Karachi’s mystery: What is the truth behind Mangopir crocodiles?
It turns out their history is somewhat of a legend.
The monsoon rain in Karachi has been very destructive, causing floods and the loss of several lives. Many took to social media to highlight the sheer negligence of the authorities and to express their outrage. However, some people used the internet uproar to spread terrifying rumors.
Along with pictures that would make your heart stop, the news took the internet by storm that said, ‘crocodiles have escaped from the famous Mangopir shrines and have made it to Karachi.’
گزشتہ روز کی موسلا دھار بارش کے بعد منگھوپیر (پیر جمن شاہ بخاری) کے مزار کے احاطے میں پلے ہوئے مگر مچھ پانی کے بہاؤ کے ساتھ شہری آبادی کی طرف نکل گئے, سرجانی ٹاؤن, خدا کی بستی اور نئی کراچی میں رہنے والے احتیاط سے کام لیں pic.twitter.com/c5w1AuW1Yf
— Aamir Liaquat Husain (@AamirLiaquat) August 23, 2020
But thank God that this real-life version of the movie Crawl was nothing else but an unsubstantiated rumor.
Sindh Wildlife Officials Hasnain & Naeem, deputed for covering wildlife issues within Karachi city premises rushed 2 shrine of 'Mangho Pir' on news spread on social media regarding escape of sacred crocodile having historical significance with the shrine
The news proved baseless! pic.twitter.com/K5uYKhr2a3
— SindhWildlife (@sindhwildlife) August 24, 2020
However, now that we can sigh in relief, all the hype around the crocodiles got us thinking about where these creatures came from and what was the real story behind them.
It turns out their history is somewhat of a legend. According to the area’s local Sufi legends, the crocodiles actually used to be lice and were turned into crocodiles by the Sufi saint of Mangopir. You may not believe such tall tales, but they sure make for an interesting tourist spot.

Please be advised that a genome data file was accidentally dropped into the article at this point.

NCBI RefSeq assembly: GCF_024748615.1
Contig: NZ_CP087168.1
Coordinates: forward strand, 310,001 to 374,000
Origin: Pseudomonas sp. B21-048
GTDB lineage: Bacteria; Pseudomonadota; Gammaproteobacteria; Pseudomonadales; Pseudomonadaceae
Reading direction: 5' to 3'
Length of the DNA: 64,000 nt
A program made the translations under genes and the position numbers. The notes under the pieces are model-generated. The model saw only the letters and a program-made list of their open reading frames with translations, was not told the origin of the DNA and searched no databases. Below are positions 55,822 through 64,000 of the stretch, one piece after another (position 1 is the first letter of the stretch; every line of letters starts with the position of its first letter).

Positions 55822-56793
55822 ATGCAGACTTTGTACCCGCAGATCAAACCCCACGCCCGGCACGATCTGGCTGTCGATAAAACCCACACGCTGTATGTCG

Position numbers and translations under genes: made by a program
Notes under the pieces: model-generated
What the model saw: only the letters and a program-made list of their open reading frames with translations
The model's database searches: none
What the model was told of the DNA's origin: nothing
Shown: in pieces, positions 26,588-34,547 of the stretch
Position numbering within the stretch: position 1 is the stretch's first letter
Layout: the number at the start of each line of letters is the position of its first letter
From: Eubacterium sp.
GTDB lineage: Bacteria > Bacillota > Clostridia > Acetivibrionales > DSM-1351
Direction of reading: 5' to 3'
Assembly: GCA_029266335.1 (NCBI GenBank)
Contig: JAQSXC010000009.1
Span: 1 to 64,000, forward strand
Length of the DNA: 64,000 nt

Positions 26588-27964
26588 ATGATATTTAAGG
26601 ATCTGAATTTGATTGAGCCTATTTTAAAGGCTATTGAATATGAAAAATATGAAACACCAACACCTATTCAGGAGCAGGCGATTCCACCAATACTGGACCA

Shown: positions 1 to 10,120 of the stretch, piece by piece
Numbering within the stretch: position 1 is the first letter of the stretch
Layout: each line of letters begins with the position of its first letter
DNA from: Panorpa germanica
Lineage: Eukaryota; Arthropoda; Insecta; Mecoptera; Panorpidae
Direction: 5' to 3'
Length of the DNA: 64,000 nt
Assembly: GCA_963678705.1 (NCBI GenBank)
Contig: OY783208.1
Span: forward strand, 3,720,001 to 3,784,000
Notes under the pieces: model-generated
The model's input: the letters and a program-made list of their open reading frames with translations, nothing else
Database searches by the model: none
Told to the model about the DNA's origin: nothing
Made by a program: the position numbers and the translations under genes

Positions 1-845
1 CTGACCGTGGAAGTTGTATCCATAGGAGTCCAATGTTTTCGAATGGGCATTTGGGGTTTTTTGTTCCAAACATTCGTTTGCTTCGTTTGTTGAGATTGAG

— Umar (@cybertosser) March 5, 2018
The importance of the crocodiles in the region continues to this day. The video above depicts a ceremony from 2 years ago where the crocodiles are being honored with various rituals. And these supposed beasts have apparently developed a relationship with their caretakers.
God's Holy Crocodiles or "Whatever keeps the crocodiles alive" in Mangopir, Pakistan ????? https://t.co/5Hl6tCp7Ax
— karachi ahab (@karachiahab) August 31, 2018
The video of them feeding makes it seem like these deadly creatures are nothing more than pets. It’s amazing to see how integral they are to the area’s rich history and culture, where this is one of the oldest Sufi shrines in Sindh.
— G Mustafa Samejoغلام مُصطفیٰ (@gmustafa1327) March 1, 2020
So there you have it. The Mangopir crocodiles are as real as can be, though, make sure you do debunk that viral video you may have received in your family Whatsapp group.
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